The opinion of the court was delivered by: Gary S. Austin United States Magistrate Judge
ORDER DISMISSING COMPLAINT, WITH LEAVE TO FILE AMENDED COMPLAINT WITHIN THIRTY DAYS (ECF No. 1)
Plaintiff is a state prisoner proceeding pro se and in forma pauperis in this civil rights action pursuant to 42 U.S.C. § 1983. This proceeding was referred to this court by Local Rule 302 pursuant to 28 U.S.C. § 636(b)(1).
The Court is required to screen complaints brought by prisoners seeking relief against a governmental entity or officer or employee of a governmental entity. 28 U.S.C. § 1915A(a). The Court must dismiss a complaint or portion thereof if the prisoner has raised claims that are legally "frivolous or malicious," that fail to state a claim upon which relief may be granted, or that seek monetary relief from a defendant who is immune from such relief. 28 U.S.C. § 1915A(b)(1),(2). "Notwithstanding any filing fee, or any portion thereof, that may have been paid, the court shall dismiss the case at any time if the court determines that . . . the action or appeal . . . fails to state a claim upon which relief may be granted." 28 U.S.C. § 1915(e)(2)(B)(ii).
"Rule 8(a)'s simplified pleading standard applies to all civil actions, with limited exceptions," none of which applies to section 1983 actions. Swierkiewicz v. Sorema N. A., 534 U.S. 506, 512 (2002); Fed. R. Civ. P. 8(a). Pursuant to Rule 8(a), a complaint must contain "a short and plain statement of the claim showing that the pleader is entitled to relief . . . ." Fed. R. Civ. P. 8(a). "Such a statement must simply give the defendant fair notice of what the plaintiff's claim is and the grounds upon which it rests." Swierkiewicz, 534 U.S. at 512. However, "the liberal pleading standard . . . applies only to a plaintiff's factual allegations." Neitze v. Williams, 490 U.S. 319, 330 n.9 (1989). "[A] liberal interpretation of a civil rights complaint may not supply essential elements of the claim that were not initially pled." Bruns v. Nat'l Credit Union Admin., 122 F.3d 1251, 1257 (9th Cir. 1997) (quoting Ivey v. Bd. of Regents, 673 F.2d 266, 268 (9th Cir. 1982)).
Plaintiff, an inmate in the custody of the California Department of Corrections and Rehabilitation (CDCR) at the Substance Abuse Treatment Facility at Corcoran (SATF), brings this lawsuit against Defendant Dr. Thelma Young, D.D.S., an employee of the CDCR at SATF.
Plaintiff's claims relate to his treatment for a cracked tooth. On July 29, 2009, Plaintiff was seen by Defendant "about his tooth being cracked down to the gum line." Defendant prescribed an antibiotic. Plaintiff subsequently submitted requests to have his tooth extracted. On October 26, 2009, Plaintiff filed an inmate grievance, seeking to have his tooth extracted. In his grievance, Plaintiff indicated that "he has a tooth that is cracked from the crown to the gum line and the nerve was exposed. This caused unbearable pain in his mouth and the left side of his face."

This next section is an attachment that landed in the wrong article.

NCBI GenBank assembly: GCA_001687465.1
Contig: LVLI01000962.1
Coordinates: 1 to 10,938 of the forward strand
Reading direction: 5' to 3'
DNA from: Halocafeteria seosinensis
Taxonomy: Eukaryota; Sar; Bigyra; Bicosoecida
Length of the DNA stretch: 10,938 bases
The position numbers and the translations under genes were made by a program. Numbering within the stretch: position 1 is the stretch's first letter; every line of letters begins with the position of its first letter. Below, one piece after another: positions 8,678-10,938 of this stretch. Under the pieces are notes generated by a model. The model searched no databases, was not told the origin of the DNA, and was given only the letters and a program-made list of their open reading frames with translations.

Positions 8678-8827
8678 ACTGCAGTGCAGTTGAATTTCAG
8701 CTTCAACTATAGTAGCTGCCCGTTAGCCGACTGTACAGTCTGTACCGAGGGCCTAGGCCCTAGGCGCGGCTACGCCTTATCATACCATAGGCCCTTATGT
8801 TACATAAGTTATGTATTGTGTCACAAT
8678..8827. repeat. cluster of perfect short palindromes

Plaintiff alleges that he "was once again seen by defendant Young three additional times, placed on a high priority waiting list, until finally on December 10, 2009, the painful tooth was extracted by defendant Young, at which time Plaintiff was given amoxicillin trihydrate 500 mg."
"[T]o maintain an Eighth Amendment claim based on prison medical treatment, an inmate must show 'deliberate indifference to serious medical needs.'" Jett v. Penner, 439 F.3d 1091, 1096 (9th Cir. 2006) (quoting Estelle v. Gamble, 429 U.S. 97, 106, 97 S.Ct. 295 (1976)). The two part test for deliberate indifference requires the plaintiff to show (1) "'a serious medical need' by demonstrating that 'failure to treat a prisoner's condition could result in further significant injury or the unnecessary and wanton infliction of pain,'" and (2) "the defendant's response to the need was deliberately indifferent." Jett, 439 F.3d at 1096 (quoting McGuckin v. Smith, 974 F.2d 1050, 1059 (9th Cir. 1992), overruled on other grounds, WMX Techs., Inc. v. Miller, 104 F.3d 1133, 1136 (9th Cir. 1997) (en banc) (internal quotations omitted)). Deliberate indifference is shown by "a purposeful act or failure to respond to a prisoner's pain or possible medical need, and harm caused by the indifference." Id. (citing McGuckin, 974 F.2d at 1060). Where a prisoner is alleging a delay in receiving medical treatment, the delay must have led to further harm in order for the prisoner to make a claim of deliberate indifference to serious medical needs. McGuckin at 1060 (citing Shapely v. Nevada Bd. of State Prison Comm'rs, 766 F.2d 404, 407 (9th Cir. 1985)).
Here, the Court finds Plaintiff's allegations fail to state a claim for relief. Plaintiff alleges, at most, a delay in his treatment. Plaintiff had a cracked tooth, which was eventually extracted by Defendant. Plaintiff does not allege any facts indicating that Defendant knew of and disregarded a serious risk to Plaintiff's health. Plaintiff has not alleged any facts suggesting that the delay caused any further injury to Plaintiff.
Although Plaintiff does allege that the condition was painful, he does not allege any facts suggesting that Dr. Young knew that Plaintiff was in serious pain and failed to treat him for pain. "A public official's deliberate indifference to a prisoner's serious illness or injury violates the Eighth Amendment. Clement v. Gomez, 298 F.3d 898, 904-905 (9th Cir. 2002). "'Deliberate indifference' is evidenced only when the official knows of and disregards an excessive risk to inmate health or safety; the official must both be aware of the ...